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Saviolo

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Member since: Wed Oct 29, 2008, 04:34 PM
Number of posts: 286

Journal Archives

Can we talk about a Maximum Wage?

As long as we talk about minimum wage which will never affect the rich CEOs and captains of industry, they'll be able to keep saying how bad of an idea it is. It'll never even touch them in any way. So, what we need to discuss then, is a Maximum Wage.

The CEO of a company can make no more than a certain multiple of the lowest paid employee. Including benefits, stock options, bonuses, etc... the top brass can only make a certain multiple of the lowest wage they're willing to pay.

I suspect that we'll see a couple of things happen. Either the CEOs will start wanting to raise minimum wage to maximize their own salaries, or we'll see companies starting to make bumper profits when they aren't being dragged down by onerous bonuses and CEO salaries.

Just spitballing, here. Until there is something that affects those with the money, nothing will change.

Tories torch and dump centuries of priceless, irreplaceable environmental archives

I'll x-post this to the environment group, too. And General Discussion if people think it's worthwhile.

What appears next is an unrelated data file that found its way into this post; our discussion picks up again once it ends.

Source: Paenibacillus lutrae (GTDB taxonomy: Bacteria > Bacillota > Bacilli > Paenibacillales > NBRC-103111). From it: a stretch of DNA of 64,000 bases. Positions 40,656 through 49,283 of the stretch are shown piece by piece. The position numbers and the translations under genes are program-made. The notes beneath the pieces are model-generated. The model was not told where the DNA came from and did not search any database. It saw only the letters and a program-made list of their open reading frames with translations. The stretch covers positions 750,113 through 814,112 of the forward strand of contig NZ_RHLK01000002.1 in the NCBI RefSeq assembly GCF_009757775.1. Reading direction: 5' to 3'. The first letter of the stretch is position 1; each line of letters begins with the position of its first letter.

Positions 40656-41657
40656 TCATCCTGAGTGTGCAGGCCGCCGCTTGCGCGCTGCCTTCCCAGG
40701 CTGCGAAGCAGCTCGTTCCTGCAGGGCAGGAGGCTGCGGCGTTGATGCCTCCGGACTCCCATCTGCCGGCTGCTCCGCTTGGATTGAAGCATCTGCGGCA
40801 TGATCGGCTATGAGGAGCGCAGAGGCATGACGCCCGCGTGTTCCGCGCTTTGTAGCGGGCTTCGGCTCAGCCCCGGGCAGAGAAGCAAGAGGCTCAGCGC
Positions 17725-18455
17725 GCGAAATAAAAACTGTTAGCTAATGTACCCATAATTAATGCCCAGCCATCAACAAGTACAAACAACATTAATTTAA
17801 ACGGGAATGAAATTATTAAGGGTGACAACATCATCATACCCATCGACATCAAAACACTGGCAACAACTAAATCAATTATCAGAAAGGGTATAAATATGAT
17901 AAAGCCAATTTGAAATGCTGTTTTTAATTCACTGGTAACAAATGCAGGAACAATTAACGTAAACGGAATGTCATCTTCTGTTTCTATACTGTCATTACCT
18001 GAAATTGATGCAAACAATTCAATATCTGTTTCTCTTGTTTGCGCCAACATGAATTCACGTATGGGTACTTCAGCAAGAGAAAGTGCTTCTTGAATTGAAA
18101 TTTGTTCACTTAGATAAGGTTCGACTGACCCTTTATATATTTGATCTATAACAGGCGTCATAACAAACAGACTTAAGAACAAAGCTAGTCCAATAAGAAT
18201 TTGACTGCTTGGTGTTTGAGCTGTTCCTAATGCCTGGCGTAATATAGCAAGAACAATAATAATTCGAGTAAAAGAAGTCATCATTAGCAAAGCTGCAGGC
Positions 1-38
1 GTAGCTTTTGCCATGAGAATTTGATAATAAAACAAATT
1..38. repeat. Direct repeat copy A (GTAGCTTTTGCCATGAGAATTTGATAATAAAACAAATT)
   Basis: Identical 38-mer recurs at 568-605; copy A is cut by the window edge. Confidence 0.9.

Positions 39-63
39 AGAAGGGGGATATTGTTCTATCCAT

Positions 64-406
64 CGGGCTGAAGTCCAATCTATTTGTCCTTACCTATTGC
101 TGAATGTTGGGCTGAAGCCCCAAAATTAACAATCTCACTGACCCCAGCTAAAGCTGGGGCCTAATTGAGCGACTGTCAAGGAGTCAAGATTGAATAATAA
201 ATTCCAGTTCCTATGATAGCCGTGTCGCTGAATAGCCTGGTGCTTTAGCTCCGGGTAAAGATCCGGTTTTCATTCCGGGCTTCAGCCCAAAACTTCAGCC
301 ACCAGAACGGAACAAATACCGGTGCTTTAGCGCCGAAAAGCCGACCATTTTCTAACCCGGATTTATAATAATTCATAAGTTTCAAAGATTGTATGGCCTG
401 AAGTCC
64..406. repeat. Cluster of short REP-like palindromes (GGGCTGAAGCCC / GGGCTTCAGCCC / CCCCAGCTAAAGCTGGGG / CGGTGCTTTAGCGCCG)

From BoingBoing:
http://boingboing.net/2014/01/04/canadian-libraricide-tories-t.html

From the article:
Back in 2012, when Canada's Harper government announced that it would close down national archive sites around the country, they promised that anything that was discarded or sold would be digitized first. But only an insignificant fraction of the archives got scanned, and much of it was simply sent to landfill or burned.

Unsurprisingly, given the Canadian Conservatives' war on the environment, the worst-faring archives were those that related to climate research. The legendary environmental research resources of the St. Andrews Biological Station in St. Andrews, New Brunswick are gone. The Freshwater Institute library in Winnipeg and the Northwest Atlantic Fisheries Centre in St. John's, Newfoundland: gone. Both collections were world-class.


Honestly, this may be some of the worst news I've heard in a long time out of Ottawa. How did they decide that they could do this? How did committee discussion and group action lead to this information being irrevocably lost forever? It's baldly obviously why this is a good idea for the Harper gov't. Without the historical data to put the current environmental conditions in context, it's easy for them to continue to deny global climate change and continue to support the wealthy corporations whose best interests are served by loose and weak environmental regulations.

Time for Harper to leave the house. It would be great to see the Conservatives destroyed as they were in 1993.
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